2008-11-03

Emulating MySQL’s GROUP_CONCAT() Function in SQL Server 2005

Sometimes, the small things make all the difference. Last month, a friend of mine that works at Intel asked me how to do something seeming easy – concatenate the rows eliminated during a GROUP BY and present them in a column of their own. This is actually something typical when trying to do all sorts of reports, and just makes thing easier for everyone.
The answer? GROUP_CONCAT of course. This could have been easy. Alas, they were working with SQL Server 2005, which does not have such a function.
Now, all of the above isn’t exactly news – there are tons of articles and blog posts about it on the web. Some give you the code for special UDFs and some give you solutions that use cursors. A 3 year old post by Xaprb suggests using local variables.
I suggest a different approach based on a “hack” which utilizes the new xml functions in SQL Server 2005 to concatenate the values in a column.
It goes like this:
SELECT my_column AS [text()]
FROM   my_table
FOR XML PATH('')
This gives you the concatenated values of all of the values of this column in the table. From here on, it’s all just simple SQL. I have made two complete examples, in the order I’ve tried them. I’ve used the information_schema tables, since they exists everywhere.
First intuitive version:
SELECT table_name,
       LEFT(column_names,LEN(column_names) - 1)   AS column_names
FROM   (SELECT table_name,
               (SELECT column_name + ',' AS [text()]
                FROM   information_schema.columns AS internal
                WHERE  internal.table_name = table_names.table_name
                FOR xml PATH ('')
               ) AS column_names
        FROM   (SELECT   table_name
                FROM     information_schema.columns
                GROUP BY table_name) AS table_names) AS pre_trimmed;
Second version (admittedly inspired by this post, which I stumbled on after writing the first version):
SELECT table_name,
       LEFT(column_names,LEN(column_names) - 1)   AS column_names
FROM   information_schema.columns AS extern
       CROSS APPLY (SELECT column_name + ','
                    FROM   information_schema.columns AS intern
                    WHERE  extern.table_name = intern.table_name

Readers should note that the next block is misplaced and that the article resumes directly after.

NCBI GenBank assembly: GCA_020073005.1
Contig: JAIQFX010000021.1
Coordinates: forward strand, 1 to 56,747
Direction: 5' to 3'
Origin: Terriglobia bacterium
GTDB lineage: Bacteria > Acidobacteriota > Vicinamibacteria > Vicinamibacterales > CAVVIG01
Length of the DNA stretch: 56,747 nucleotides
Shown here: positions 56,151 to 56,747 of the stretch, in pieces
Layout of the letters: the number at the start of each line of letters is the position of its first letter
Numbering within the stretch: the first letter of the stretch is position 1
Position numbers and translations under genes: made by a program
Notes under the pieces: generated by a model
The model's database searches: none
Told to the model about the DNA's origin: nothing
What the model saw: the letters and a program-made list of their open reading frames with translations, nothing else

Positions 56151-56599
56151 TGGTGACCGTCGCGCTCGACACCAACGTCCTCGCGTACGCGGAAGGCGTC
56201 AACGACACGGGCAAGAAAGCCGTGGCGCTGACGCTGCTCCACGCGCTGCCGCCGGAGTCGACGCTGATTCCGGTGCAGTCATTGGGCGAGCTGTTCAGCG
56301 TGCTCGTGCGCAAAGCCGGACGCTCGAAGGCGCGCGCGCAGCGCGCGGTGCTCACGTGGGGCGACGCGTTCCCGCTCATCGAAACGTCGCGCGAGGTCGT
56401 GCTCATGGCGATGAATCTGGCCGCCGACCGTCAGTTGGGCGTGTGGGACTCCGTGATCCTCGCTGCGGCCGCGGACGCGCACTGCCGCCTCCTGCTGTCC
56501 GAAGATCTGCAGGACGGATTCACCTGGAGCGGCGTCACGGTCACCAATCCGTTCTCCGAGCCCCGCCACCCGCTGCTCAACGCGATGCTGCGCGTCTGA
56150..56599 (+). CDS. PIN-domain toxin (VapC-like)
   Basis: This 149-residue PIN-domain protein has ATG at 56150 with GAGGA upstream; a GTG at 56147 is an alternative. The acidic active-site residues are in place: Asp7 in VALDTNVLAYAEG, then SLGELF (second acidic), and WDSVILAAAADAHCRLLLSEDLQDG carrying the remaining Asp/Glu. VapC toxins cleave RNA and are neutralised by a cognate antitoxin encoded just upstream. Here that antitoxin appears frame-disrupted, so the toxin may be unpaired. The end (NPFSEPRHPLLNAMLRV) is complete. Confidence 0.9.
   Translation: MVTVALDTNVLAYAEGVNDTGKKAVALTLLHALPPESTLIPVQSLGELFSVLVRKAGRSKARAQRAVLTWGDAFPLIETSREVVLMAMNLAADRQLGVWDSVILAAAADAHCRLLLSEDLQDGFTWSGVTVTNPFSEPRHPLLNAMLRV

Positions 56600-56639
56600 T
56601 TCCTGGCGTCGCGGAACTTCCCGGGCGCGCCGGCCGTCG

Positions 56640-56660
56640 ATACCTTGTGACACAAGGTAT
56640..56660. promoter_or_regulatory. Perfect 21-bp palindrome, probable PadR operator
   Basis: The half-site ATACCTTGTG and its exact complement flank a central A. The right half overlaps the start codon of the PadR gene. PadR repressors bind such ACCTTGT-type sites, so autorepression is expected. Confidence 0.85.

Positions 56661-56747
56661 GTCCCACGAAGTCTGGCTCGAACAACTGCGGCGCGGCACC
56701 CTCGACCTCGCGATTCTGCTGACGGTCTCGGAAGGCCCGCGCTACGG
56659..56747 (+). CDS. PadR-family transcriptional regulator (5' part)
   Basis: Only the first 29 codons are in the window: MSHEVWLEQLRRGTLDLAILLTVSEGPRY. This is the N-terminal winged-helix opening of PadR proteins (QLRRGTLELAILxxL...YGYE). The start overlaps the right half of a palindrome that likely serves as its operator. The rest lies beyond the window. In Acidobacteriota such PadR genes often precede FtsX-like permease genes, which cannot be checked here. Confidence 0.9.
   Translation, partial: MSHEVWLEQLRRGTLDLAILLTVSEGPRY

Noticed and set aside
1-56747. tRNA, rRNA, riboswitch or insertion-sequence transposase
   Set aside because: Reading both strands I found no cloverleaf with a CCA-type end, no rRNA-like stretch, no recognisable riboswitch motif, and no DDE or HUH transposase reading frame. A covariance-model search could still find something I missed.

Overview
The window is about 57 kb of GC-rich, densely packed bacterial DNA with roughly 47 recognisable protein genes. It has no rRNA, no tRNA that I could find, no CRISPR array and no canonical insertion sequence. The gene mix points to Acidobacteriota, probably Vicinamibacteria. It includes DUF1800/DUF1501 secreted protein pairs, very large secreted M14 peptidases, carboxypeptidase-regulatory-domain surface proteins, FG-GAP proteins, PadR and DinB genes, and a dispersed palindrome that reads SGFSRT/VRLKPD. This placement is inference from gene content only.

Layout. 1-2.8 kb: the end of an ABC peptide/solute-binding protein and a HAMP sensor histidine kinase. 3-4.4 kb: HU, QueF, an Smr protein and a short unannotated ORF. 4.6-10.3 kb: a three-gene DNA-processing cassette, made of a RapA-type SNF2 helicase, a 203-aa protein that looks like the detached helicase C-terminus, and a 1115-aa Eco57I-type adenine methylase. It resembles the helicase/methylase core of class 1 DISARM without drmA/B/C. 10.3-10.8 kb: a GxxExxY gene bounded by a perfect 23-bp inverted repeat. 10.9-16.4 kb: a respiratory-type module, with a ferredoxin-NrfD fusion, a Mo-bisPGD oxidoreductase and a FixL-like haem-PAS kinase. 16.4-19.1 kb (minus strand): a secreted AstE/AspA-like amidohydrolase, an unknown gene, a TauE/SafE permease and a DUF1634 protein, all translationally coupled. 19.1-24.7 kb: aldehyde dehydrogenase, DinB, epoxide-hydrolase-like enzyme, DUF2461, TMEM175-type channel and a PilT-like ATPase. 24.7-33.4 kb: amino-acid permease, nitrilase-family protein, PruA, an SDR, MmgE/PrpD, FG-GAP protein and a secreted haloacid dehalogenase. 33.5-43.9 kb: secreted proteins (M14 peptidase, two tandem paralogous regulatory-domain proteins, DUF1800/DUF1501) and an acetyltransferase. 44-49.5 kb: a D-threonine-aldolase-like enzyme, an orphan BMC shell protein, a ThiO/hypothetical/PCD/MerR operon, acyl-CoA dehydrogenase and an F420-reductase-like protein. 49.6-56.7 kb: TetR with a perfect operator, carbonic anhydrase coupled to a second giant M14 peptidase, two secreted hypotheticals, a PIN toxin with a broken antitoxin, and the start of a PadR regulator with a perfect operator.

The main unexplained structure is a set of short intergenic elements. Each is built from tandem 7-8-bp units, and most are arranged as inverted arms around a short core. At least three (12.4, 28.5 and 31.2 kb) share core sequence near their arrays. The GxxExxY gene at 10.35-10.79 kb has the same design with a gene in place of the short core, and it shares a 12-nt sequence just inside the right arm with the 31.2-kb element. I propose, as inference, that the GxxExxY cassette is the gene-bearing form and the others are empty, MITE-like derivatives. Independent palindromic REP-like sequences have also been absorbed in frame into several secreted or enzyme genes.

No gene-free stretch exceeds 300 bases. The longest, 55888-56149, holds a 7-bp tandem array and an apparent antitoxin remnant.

FOR XML PATH('')
                   ) pre_trimmed (column_names)
GROUP
 BY table_name,column_names;
The second CROSS APPLY version is supposedly slower according to the execution plan, but I didn’t conduct any benchmarks at all.

I hope this saves someone several hours of work :)

8 comments:

  1. Thanks for this, I just tried to integrate this into an SQL Server application I am working on. I will do some benchmarks next week to see if this actually improves performance.

    Briefly what I am doing is the following:
    I have a search interface that can return a few upto a couple thousand results. In practice I am only interested in displaying upto 50 (actually the user can also ask to get upto 1000 returned if he insists), however I am always expected to show a count of all possible results (total as well as grouped by one criteria).

    The solution we found gave us the best performance was to just fetch the id's and to throw that into an IN statement that fetches the actual data to display (and then again in a second query that fetches the "reason" why something was included since we are searching way more fields than are displayed in the end).

    Now my obvious worry is that I do not really want to fetch 1000 rows one at a time in the worst case. Then again it might not matter, since PHP will by default fetch the entire result set anyways and will just buffer them in the client. But its still an interesting excurs into some more advanced SQL Server constructs.

    ReplyDelete
  2. thank you very much, worked like a charm

    ReplyDelete
  3. you need to account for no values -



    SELECT table_name,
    case when LEN(column_names) > 0
    then LEFT(column_names,LEN(column_names) - 1)
    else '' end AS column_names
    FROM (SELECT table_name,
    (SELECT column_name + ',' AS [text()]
    FROM information_schema.columns AS internal
    WHERE internal.table_name = table_names.table_name
    FOR xml PATH ('')
    ) AS column_names
    FROM (SELECT table_name
    FROM information_schema.columns
    GROUP BY table_name) AS table_names) AS pre_trimmed;

    ReplyDelete
  4. How can i group_concat two columns using cross apply?

    For example,

    select group_concat(DATA_TYPE) as data_types, group_concat(column_name) as column_names from information_schema.columns group by table_name

    your help is much appreciated.

    ReplyDelete
  5. DECLARE @x varchar(8000)
    SELECT @x = COALESCE(@x+', ','')+ISNULL(GROUPNAME,'') FROM [whims2].[dbo].[UM_TGROUP]
    SELECT @x

    ReplyDelete
  6. It works but it causes some issues.
    The characters &, <, and > are always entitized to &, <, and > respectively.

    How do we avoid it?

    Please reply

    ReplyDelete
  7. I recently found this : http://groupconcat.codeplex.com/
    Is is a reimplementation of GROUP CONCAT, as simple as the original one (no need of subrequest, partition handling, etc). Works great for me, but needs SQLCLR support (it's a SQLCLR UDAF).

    ReplyDelete